Arriving in Kunming, China

You've probably never heard of this city
of 4.5 million people

My first night in China, my sister Pris and I arrived in Kunming, China, where my son, Kris, met us at the airport.
Things appeared strange right off the bat. Travel to China is like traveling to another planet. Nothing seemed "normal" to this American tourist.

Kunming at nightIn the Kunming airport, instead of bright lights and piped-in music, the walls were drab and bare, the lighting somewhat dim. I stopped in a rest room and was happy to see Western toilets -- my son had sent pictures of some of the horrible "rest stops" around China, just to prepare me.

I went from stall to stall looking for toilet paper; there was none. That's one of the first things you learn -- when you travel to China, bring your own toilet tissue everywhere. There won't be any, except perhaps in your hotel.

Also, there frequently isn't a rest room in restaurants, so you might have to go to a public toilet down the street, where you'll pay a couple of "mao" or "jiao" (what we might call pennies, except they're paper) to relieve yourself in a sometimes putrid stall ... but it's all part of the wonder of world travel, and you learn to take it in stride after awhile.

Kunming billboardWhat was funny, though, was that I saw shoe marks on one of the toilet seats in the Kunming airport rest room; apparently, a Chinese national wasn't used to sitting on the toilet, having all her life squatted to pee or poop. That gave me a chuckle.

We arrived in Kunming around 10 p.m. and took a cab to a hotel/dorm. My son made arrangements for my sister and I to stay in a regular hotel room, while he slept in a dorm with other travelers. Never one for luxuries, he doesn't mind sleeping in a dorm, and it's a lot cheaper.

Not that our Kunming hotel room was luxurious -- far from it. We did have a private bathroom, but it was leaky and wet. The furniture was old and sparse and the lighting was terrible. I'm sure better accomodations can be found, but I learned during this trip that my son is quite the economist. He enjoys being with the "common" people, eating in the hole-in-the-wall restaurants, saving his (and our) money for other, more important, things.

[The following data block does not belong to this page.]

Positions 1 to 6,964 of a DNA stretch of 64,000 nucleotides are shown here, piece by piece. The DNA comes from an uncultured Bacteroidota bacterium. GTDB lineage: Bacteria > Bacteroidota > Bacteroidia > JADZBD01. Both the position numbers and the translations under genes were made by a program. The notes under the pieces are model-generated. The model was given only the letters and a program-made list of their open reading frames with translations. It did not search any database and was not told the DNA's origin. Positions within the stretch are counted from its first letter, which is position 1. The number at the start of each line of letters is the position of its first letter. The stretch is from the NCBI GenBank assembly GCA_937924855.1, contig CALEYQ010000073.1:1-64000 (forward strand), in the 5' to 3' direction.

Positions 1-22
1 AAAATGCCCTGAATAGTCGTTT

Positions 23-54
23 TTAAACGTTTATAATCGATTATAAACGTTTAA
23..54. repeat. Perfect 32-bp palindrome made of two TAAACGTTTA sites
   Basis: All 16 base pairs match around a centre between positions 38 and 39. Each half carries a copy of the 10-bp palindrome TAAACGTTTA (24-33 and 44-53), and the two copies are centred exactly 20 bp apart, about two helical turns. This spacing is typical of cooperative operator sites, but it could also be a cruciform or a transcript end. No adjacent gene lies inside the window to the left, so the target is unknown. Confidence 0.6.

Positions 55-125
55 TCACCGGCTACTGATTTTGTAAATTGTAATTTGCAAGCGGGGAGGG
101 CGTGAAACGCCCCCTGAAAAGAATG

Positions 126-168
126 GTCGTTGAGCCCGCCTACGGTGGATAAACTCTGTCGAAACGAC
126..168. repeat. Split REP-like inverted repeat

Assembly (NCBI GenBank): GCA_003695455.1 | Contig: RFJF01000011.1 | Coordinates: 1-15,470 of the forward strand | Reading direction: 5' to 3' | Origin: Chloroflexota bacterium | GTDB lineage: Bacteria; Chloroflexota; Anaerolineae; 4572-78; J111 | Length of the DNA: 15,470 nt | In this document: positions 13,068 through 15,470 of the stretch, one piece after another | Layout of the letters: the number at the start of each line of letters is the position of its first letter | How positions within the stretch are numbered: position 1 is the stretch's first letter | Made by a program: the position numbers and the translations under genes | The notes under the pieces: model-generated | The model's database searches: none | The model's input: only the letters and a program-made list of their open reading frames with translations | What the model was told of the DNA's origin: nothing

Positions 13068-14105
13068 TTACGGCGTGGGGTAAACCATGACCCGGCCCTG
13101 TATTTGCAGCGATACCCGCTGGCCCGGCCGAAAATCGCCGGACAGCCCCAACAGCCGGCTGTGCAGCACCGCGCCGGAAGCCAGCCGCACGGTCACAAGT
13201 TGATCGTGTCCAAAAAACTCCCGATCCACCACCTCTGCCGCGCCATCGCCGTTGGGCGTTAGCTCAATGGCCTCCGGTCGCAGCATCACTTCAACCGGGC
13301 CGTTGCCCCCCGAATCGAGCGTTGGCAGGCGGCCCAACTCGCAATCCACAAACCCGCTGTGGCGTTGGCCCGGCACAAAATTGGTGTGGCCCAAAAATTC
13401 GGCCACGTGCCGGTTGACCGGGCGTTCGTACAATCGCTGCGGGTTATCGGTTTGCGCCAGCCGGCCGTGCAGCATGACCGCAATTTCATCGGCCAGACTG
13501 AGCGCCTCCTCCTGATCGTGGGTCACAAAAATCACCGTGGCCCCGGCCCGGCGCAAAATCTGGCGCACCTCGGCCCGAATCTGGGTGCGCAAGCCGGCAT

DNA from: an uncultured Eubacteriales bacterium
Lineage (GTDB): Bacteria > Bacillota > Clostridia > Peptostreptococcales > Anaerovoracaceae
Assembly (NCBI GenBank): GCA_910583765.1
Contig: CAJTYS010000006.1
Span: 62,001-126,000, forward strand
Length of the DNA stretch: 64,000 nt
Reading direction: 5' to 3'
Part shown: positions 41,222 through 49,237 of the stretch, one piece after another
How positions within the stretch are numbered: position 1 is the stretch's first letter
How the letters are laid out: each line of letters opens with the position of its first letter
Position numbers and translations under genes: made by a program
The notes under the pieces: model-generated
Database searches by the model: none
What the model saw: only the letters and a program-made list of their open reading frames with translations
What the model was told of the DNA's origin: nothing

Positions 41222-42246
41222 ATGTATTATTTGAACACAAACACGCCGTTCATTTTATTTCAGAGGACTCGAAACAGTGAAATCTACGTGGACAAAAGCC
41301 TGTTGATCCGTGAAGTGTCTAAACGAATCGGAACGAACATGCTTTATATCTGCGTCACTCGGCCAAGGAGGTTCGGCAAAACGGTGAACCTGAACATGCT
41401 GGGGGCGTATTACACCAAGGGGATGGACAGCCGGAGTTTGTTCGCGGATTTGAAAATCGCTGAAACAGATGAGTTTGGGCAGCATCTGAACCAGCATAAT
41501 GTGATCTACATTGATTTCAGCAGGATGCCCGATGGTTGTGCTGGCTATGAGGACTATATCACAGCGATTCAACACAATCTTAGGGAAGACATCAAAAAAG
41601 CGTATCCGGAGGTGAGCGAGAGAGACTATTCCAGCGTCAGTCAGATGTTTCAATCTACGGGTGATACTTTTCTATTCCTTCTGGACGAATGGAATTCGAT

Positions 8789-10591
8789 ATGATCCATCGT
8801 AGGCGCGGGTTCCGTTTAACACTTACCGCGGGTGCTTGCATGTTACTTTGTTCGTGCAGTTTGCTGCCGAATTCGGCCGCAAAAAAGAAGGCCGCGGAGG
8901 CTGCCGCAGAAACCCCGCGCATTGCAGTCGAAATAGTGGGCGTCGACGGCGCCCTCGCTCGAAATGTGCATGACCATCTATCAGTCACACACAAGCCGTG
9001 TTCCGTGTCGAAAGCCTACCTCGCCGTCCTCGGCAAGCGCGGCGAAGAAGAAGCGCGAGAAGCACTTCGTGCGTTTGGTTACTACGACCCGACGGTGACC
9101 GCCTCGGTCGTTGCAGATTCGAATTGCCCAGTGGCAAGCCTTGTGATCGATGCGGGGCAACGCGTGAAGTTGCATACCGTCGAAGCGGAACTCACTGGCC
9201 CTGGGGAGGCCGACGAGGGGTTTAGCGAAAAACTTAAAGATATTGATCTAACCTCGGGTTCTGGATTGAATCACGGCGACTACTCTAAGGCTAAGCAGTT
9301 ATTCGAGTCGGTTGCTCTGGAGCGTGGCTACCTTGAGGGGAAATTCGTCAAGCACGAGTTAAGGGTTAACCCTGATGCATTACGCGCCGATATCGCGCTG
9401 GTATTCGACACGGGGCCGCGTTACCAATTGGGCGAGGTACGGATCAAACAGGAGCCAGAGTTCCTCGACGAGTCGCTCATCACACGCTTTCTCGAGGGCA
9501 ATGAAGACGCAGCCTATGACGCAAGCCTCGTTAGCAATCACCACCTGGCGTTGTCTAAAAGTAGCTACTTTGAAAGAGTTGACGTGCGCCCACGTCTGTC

Speaking of money, we were able to trade our U.S. currency for Chinese currency -- "yuan" or "kuai" at the yuan exchangehotel's front desk. "Yuan" translates to our name for "dollar," whereas "kuai" is more like our name for "buck." They're the same thing, but we always referred to them as kuai, rather than the formal term, yuan.

My sister and I just gave my son all our money and had him exchange it and then hold on to it for awhile until we became more comfortable with paying for things ourselves.

Actually, within a few days, we understood what was what and could negotiate purchases pretty well, although sometimes my son would shriek at some of the prices we paid for things. "You got ripped off, Mom," he'd say, shaking his head. "That's 10 times what you should have paid."

For cab rides, China tour tickets and most souvenirs, we let him negotiate our prices, and probably saved a fortune!

Travel in China was just beginning for us, and we were in for a big adventure!